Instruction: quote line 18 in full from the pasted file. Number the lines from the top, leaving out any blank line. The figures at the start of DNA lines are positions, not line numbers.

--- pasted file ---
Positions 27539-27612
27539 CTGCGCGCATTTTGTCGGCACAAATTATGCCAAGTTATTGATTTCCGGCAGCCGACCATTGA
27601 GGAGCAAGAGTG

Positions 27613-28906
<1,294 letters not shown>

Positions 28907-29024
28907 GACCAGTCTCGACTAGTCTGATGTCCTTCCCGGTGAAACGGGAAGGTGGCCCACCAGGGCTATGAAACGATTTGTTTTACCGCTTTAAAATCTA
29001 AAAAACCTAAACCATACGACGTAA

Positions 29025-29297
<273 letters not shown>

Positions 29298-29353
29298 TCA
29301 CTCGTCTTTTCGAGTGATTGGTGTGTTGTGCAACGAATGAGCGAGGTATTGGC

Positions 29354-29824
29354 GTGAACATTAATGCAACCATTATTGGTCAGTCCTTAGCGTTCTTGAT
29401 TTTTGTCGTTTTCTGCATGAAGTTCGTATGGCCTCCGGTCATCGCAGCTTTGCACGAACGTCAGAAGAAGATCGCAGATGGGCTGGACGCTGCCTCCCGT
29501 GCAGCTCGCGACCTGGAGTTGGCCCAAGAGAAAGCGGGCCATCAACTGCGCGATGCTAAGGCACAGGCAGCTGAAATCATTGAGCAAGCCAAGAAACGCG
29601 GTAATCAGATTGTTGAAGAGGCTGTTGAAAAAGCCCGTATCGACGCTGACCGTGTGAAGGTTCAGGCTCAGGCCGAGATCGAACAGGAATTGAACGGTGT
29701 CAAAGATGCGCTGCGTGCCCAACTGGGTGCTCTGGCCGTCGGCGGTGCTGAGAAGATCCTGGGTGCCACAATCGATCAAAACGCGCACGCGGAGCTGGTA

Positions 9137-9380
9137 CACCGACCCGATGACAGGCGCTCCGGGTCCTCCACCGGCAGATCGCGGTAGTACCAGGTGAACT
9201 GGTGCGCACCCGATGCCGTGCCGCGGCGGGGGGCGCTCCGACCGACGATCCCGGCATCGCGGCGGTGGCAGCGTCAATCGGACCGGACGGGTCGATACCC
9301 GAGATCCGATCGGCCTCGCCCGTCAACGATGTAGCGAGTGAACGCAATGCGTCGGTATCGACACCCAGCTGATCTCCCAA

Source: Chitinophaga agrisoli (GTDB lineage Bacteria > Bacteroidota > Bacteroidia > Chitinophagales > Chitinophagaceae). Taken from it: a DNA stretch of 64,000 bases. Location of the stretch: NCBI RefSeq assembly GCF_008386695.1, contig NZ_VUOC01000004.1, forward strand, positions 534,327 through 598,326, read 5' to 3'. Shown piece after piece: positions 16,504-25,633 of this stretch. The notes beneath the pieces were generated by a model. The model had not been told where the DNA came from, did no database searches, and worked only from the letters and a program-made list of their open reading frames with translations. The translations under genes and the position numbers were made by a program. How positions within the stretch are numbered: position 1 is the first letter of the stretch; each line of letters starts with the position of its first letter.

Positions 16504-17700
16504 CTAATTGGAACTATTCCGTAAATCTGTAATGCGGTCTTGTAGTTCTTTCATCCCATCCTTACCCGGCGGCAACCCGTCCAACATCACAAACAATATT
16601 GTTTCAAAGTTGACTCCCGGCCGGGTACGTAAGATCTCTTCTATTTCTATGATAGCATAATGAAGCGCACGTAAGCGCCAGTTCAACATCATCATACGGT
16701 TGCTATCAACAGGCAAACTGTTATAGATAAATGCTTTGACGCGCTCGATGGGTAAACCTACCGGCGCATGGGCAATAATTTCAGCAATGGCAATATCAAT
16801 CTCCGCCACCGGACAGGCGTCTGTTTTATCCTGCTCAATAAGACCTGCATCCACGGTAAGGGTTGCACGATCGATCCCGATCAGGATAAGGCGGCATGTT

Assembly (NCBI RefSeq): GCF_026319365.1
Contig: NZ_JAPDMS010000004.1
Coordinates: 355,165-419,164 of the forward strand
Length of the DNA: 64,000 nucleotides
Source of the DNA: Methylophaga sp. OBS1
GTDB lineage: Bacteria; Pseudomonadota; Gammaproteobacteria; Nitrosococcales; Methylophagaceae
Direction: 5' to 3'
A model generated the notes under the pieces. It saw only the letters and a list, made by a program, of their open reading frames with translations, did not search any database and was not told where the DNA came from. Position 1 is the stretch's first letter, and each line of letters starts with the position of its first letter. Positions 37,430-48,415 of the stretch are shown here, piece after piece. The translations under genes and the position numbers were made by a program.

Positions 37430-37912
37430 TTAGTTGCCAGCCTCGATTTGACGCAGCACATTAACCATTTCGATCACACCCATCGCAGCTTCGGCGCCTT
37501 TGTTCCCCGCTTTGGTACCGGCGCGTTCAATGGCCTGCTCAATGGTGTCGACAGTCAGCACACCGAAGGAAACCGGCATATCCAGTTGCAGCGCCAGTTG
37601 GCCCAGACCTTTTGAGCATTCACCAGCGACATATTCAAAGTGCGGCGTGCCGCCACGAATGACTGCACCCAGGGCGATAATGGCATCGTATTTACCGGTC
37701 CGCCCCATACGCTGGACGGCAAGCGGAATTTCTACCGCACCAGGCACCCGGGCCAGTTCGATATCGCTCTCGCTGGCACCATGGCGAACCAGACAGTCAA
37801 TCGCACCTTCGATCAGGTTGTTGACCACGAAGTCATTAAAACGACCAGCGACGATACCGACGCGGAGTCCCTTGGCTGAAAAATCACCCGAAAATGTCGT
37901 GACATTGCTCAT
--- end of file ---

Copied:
29601 GTAATCAGATTGTTGAAGAGGCTGTTGAAAAAGCCCGTATCGACGCTGACCGTGTGAAGGTTCAGGCTCAGGCCGAGATCGAACAGGAATTGAACGGTGT